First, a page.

Posts tagged ‘#30daysofbiking’
#30daysofbiking Day 25: windy
It was a dark and stormy night …. (I have always wanted to write that). Lots of nasty weather last night, but woke up this morning to sun and some pretty strong winds gusts. Lots of green. (And yellow – up in the field).
Spent the day doing house stuff. Actually, Mark did more of the “work” part than I did (no surprise there). We had both considered taking a nice long road ride, but the wind was so crazy we decided to hold off until later in the afternoon. Finally got out, but it was some tough going. Riding against a gusting headwind is even more difficult for me than a long climb (but I am not such a serious cyclist to begin with;)). A few times crosswind gusts felt like they were going to blow my bike right out from underneath me. On the flip side, a change in direction (tailwind), made it feel like I was flying. Definitely the fun part!
Spent a little time playing with my camera around the yard and up in the field. More “other” pics than bike pics today. Still kind of hard to believe that we’ve reached Day 25 of the 30… And that’s all I have. 😛
#30daysofbiking Day 24: signs
Day of rain. Strong storms rolling through the region – everything from rain to hail to high winds, and even some tornados (although fortunately not here).
We had a few light showers in the morning, but during a break in the action, Mark and I went out for a ride – hoping to get out and back before things got too nasty. We couldn’t have timed it more perfectly. The clouds were rolling, and the wind was picking up, but we managed to have a dry ride – a few drops of rain only at the very end, near home. I think I was making Mark pretty nervous – my typical stopping to take photos, while he kept eyeing the threatening skies.
My latest “beef” happens to be about some recent roadwork done by the folks at TDOT. About a week ago, some large and very noisy machinery showed up on our road. They ended up carving rumble strips/troughs/markings along the edges of our road – a narrow two-lane road that has barely any shoulder to begin with. I’m not sure why and when this decision was made – although being down in a valley, we tend to see a fair amount of early morning fog, and visibility on the road can be pretty bad at times.
Maybe it has made things safer for automobiles, but it has made my riding life a bit more of a brain-rattling headache. Now it is nearly impossible to move over onto (or even slightly beyond) the white line, without shaking the teeth out of my head and causing some control issues with my bike. It’s incredibly jolting – much more so than I ever would have expected. So now I’m pretty much forced to take the lane to avoid the rumble strip – which extends into the lane fairly significantly in several sections. I’m sure TDOT wasn’t ever considering cyclists in making the decision; a definite sign of priorities (and our not-so bicycle/pedestrian-friendly local culture).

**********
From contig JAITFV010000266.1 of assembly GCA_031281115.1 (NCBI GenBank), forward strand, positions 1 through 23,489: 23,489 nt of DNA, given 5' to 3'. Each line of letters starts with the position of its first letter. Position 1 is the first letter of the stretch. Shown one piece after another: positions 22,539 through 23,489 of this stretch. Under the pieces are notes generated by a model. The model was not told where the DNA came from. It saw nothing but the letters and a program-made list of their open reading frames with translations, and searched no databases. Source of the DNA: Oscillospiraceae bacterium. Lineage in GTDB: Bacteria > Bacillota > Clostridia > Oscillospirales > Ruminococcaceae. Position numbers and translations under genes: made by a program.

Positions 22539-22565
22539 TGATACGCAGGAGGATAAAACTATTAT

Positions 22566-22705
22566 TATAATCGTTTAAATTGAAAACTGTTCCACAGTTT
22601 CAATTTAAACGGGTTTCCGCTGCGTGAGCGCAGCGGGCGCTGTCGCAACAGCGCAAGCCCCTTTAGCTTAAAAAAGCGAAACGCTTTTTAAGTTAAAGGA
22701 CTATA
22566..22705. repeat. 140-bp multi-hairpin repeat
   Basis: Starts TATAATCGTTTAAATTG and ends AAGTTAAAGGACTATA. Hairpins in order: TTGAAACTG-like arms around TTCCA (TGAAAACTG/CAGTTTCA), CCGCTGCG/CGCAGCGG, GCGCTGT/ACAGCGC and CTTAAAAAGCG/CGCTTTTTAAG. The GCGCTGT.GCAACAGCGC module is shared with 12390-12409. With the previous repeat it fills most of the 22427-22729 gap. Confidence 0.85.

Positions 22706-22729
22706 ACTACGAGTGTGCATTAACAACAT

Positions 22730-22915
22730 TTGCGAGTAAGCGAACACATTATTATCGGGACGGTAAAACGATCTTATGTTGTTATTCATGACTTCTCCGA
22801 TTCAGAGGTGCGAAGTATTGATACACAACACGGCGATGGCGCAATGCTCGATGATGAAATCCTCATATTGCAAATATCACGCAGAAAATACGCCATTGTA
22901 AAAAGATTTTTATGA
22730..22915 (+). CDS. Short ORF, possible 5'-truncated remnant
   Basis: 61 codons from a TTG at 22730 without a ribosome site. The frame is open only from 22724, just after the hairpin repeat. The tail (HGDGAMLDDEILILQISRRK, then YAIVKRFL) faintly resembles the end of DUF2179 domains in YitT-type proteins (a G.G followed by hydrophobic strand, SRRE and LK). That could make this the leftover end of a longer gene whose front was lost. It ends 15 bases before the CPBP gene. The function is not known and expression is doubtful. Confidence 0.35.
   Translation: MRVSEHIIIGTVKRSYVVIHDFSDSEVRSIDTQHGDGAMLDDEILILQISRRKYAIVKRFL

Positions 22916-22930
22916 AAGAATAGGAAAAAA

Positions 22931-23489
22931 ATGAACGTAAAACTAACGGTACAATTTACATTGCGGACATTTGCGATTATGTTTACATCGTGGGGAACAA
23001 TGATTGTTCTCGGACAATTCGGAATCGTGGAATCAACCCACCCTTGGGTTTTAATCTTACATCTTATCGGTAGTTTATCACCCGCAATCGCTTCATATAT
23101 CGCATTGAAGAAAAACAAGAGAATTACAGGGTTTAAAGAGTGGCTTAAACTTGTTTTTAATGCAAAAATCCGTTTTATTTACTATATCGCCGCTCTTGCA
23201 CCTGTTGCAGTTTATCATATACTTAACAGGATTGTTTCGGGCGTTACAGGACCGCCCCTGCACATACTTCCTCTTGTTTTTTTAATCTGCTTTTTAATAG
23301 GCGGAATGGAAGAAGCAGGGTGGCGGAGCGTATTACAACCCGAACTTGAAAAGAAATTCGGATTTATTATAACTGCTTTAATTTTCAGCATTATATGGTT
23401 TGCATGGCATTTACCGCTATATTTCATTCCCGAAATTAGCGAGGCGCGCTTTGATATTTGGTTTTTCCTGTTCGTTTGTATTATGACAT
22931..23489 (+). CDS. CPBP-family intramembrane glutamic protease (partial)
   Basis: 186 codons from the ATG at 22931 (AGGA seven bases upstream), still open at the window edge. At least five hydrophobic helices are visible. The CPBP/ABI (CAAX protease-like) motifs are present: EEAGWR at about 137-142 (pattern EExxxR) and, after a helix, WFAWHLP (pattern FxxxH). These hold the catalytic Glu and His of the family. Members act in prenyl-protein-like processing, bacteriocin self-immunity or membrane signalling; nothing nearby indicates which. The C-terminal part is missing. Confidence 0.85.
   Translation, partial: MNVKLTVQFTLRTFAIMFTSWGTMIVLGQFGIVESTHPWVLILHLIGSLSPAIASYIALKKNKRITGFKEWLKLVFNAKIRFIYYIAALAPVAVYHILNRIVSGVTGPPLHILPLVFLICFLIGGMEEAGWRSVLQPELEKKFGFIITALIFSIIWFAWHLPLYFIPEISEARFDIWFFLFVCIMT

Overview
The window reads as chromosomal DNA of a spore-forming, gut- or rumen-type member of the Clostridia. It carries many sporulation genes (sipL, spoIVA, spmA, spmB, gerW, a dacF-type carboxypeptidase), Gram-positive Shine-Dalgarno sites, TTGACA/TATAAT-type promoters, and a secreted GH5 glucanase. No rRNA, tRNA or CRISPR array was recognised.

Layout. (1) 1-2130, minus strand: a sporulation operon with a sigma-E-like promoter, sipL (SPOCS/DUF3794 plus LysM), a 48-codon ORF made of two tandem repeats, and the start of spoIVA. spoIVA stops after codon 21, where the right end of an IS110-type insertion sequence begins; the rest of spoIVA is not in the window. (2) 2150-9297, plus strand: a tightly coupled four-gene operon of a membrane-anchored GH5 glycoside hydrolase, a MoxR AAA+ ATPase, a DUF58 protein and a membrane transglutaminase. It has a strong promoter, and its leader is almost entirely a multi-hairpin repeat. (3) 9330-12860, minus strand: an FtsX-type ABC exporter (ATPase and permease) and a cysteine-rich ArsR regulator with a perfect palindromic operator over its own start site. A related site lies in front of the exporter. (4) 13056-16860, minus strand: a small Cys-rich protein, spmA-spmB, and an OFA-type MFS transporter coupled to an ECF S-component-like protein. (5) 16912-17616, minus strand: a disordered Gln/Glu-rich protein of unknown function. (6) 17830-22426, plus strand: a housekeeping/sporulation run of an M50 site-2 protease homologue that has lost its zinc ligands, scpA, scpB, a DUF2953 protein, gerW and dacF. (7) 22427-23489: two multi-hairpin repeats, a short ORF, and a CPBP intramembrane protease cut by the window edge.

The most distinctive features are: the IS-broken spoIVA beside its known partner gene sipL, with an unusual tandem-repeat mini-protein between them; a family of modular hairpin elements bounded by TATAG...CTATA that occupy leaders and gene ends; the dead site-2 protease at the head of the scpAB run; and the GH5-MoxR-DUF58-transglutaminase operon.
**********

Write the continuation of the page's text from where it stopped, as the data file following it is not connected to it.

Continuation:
Right now as I sit here, the wind is blowing pretty viciously, and I hear the rumbling of thunder in the distance. A sure sign that I should probably sign off and turn off my computer before the power goes out. Looking for some sun tomorrow. Fingers crossed!
An addendum to the rumble-strip mention … twitter friend @brennen forwarded this article to me, about the increasing numbers of rumble strips being installed on roads around the country (thanks to stimulus dollars), and the significant hazards they are posing to cyclists. It appears LAB along with several other advocacy groups are attempting to have changes made to (shoulder allowances, pass-throughs, etc.) to make it safer for cyclists. Very good article: http://www.bikingbis.com/blog/_archives/2010/4/28/4514086.html
#30daysofbiking Day 23: first light, last light
I love the surrounding fields in the first light of morning. In the spring and fall, we always have some amazing mist hanging low in the valley. This morning, the light – as I saw it from out on our front porch – was especially beautiful.
It was a long day. The boys’ 14-year old car had finally reached the point of not-worth-fixing-again. Mark took the day off so we could do some car shopping, and we ended up finding a nice 2008 Honda Civic Hybrid as a replacement. I know it’s not as fuel efficient as a bike – but as far as vehicles go, I’m happy with the choice.
Came home and mowed grass, planted some corn, and finally – near 7pm in the evening – Mark and I got out for a quick spin. A front was moving in, and we didn’t have much daylight left. Tomorrow it appears we will see rain and some thunderstorms.
The last light coming through the approaching clouds was lovely – not as colorful as the morning, but still beautiful in a muted way. A fine ride, and a fine ending.
#30daysofbiking Day23: river ride & Earth Day rant ~ Olin’s toxic fish
Today is Earth Day. Forgive me if I don’t feel like celebrating. I might sound a little snarky, but I find too much of the current Earth Day celebrating to be nothing but a bunch of marketing hype, Earth Day-branded discounts, and various corporate greenwashing tactics – all aimed at wasteful consumerism. “Go GREEN – buy this (useless-crap-you-don’t-need-that-will-end-up-in-the-landfill) and enter EARTH at checkout to receive your 15% Earth Day discount!” Throw in a few token speeches, a ceremonial planting of a tree, an elementary school poster contest, and you’ve got Earth Day 2010.
As the great Walter Cronkite reported on his CBS news special “Earth Day 1970’’, on April 22, 1970, “The hoopla of (the first) Earth Day is over. The problems remain.’’